Shortly before 6:30 p.m. on Monday night at Calfee Park, Stephen Morales was supposed to make the short walk from the visiting dugout to home plate and meet with the two umpires and Tyson Blaser, the manager of the Pulaski Yankees.

In the hand of the Bristol Pirates skipper would be his lineup card, featuring the names of some youngsters who would be making their professional debuts on a pleasant evening in Virginia’s New River Valley.

Morales would likely experience the same emotions and nervous energy he had in 1996, when he was a catcher for the rookie-level Gulf Coast League Marlins and playing in his first pro game.

The feeling would be similar to June 1, 2019, when he made his managerial debut and piloted the Dominican Summer League Pirates to a 10-6 season-opening triumph over a Los Angeles Dodgers affiliate as Shendrik Apostel and Luis Tejeda homered.

“As a player or as a staff member, opening night always has a special place in our hearts,” Morales said. “It marks the beginning of a new year full of opportunities and learning experiences.”

Unfortunately, Morales will not get to experience such a thrill tonight — and perhaps not at all in 2020 — as the Appalachian League announced on June 12 that the season’s been postponed indefinitely due to the coronavirus (COVID-19) pandemic.

“With neither MLB nor any full-season [minor league] clubs playing, our delay was expected,” said Appalachian League president Dan Moushon. “Clubs are looking for ways to utilize their facility, while adhering to local health guidelines. Everyone’s safety is the top priority. Some clubs have been holding high school games and travel-ball tournaments, as permitted, to fill the open dates at their stadiums.”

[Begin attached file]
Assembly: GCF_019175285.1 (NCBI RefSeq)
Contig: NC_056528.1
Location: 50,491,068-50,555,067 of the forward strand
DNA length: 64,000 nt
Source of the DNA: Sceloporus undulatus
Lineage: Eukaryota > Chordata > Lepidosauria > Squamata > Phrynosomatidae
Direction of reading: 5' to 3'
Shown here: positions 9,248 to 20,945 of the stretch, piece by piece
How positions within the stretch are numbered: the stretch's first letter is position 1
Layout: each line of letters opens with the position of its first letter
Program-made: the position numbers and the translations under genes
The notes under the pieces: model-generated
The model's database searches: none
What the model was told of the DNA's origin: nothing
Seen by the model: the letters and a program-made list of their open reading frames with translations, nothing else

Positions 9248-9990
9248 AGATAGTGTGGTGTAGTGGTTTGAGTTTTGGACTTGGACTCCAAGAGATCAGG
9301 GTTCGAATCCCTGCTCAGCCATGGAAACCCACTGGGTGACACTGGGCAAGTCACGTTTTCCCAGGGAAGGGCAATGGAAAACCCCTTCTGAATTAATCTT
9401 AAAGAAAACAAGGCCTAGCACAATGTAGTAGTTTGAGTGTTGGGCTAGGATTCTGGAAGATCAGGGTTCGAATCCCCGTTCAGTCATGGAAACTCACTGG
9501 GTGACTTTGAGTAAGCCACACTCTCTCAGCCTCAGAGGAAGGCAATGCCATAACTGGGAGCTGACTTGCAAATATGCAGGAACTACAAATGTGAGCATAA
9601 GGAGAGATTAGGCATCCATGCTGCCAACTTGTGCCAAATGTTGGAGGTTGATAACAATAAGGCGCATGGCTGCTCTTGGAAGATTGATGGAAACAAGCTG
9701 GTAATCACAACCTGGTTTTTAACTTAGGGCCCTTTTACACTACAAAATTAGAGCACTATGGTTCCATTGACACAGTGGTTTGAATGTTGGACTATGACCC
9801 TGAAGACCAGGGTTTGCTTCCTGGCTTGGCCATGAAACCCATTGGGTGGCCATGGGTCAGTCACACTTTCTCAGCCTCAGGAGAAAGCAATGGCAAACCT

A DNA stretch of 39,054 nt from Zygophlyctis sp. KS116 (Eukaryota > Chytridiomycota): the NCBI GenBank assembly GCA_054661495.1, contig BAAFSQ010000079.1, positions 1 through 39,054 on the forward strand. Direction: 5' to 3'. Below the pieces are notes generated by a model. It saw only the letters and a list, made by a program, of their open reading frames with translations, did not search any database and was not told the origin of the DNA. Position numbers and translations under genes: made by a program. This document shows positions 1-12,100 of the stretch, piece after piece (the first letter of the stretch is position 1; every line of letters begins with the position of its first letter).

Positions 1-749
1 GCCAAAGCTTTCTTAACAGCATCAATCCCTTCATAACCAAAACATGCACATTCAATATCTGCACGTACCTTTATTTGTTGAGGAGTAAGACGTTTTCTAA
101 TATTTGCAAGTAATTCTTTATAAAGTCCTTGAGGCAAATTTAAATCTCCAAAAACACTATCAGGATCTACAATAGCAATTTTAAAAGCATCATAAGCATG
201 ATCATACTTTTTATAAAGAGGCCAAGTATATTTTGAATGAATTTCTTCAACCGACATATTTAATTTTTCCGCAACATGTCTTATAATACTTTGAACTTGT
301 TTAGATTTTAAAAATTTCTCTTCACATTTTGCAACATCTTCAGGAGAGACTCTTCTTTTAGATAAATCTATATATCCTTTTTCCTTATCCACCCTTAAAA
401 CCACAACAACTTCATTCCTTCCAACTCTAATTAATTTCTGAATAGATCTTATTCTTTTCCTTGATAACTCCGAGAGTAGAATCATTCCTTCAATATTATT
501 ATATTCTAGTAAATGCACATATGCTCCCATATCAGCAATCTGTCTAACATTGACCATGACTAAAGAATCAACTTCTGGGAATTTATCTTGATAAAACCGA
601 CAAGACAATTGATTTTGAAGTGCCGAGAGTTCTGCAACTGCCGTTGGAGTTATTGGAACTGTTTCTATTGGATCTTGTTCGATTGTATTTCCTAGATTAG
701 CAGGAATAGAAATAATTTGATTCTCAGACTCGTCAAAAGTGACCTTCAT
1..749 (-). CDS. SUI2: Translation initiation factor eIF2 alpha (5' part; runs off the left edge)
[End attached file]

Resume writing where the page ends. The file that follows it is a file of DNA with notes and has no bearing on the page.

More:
So, everybody is in a wait and see mode?

“Absolutely,” Moushon said. “We continue to work with our MLB affiliates, while following both the recommendations of the [Centers for Disease Control] and the reopening guidelines of our local authorities.”

Waiting around is not something folks in pro baseball are used to as those who work in the game have spent most of their lives going through the daily grind each summer of the national pastime.

“It feels weird not having baseball for my first time in 24 years, but the [Pittsburgh Pirates] organization has made sure that we, as coaches, keep growing professionally through online meetings and courses,” Morales said. “At the same time, it has been an opportunity to spend more time with my family.”

Tyler Braswell, a 34-year-old Bristol native, has been attending Pirates games regularly for the last five years and is one of the most loyal and vocal supporters for Pittsburgh’s rookie-league affiliate. He was particularly looking forward to Saturday’s scheduled home-opener against the Greeneville Reds.

“To me, the beginning of the season signaled the beginning of summer,” Braswell said. “I am really going to miss seeing the other fans that go to a lot of games, because Pirates home games are the only place I get to see those friends I have made over the last few years.”

Braswell is among many folks concerned about the Appy League’s future.

Baseball America’s J.J. Cooper first reported in October that Major League Baseball came up with a proposal to eliminate 42 minor league teams following the 2020 season. Bristol would be one of nine Appalachian League teams to disappear if that took place, with only Pulaski not on the list of teams to get axed.

“I think that is extremely awful for the young baseball fans in the area, as well as the many young players that begin their career here,” Braswell said.

In lieu of an Appy League opener today, Bristol president/general manager Mahlon Luttrell has scheduled a ceremony at 4 p.m. to unveil plaques honoring Boyce Cox, Bill Halstead and Chauncey DeVault, men with Bristol ties who were recently inducted into the Appalachian League Hall of Fame.

Cox served as president of Bristol’s Appy League franchise from 1993-2007 and earned several Appy League executive of the year honors.

Halstead was president of the Appalachian League from 1982-1995, the same position DeVault held from 1947-1979.

Bristol posted its first winning record (34-33) since 2008 and clinched the organization’s first playoff bid since 2002 last summer.

“My favorite moment from going to their games was watching them clinch the playoff berth last season and seeing how excited the players and crowd got,” Braswell said. “Last year was a really fun season for me to watch. They weren’t a very good team to start the season, but to watch them turn into a good baseball team was fantastic.”

The chances of enjoying similar moments in 2020 are slim.

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thayes@bristolnews.com | Twitter:@Hayes_BHCSports | (276) 645-2570

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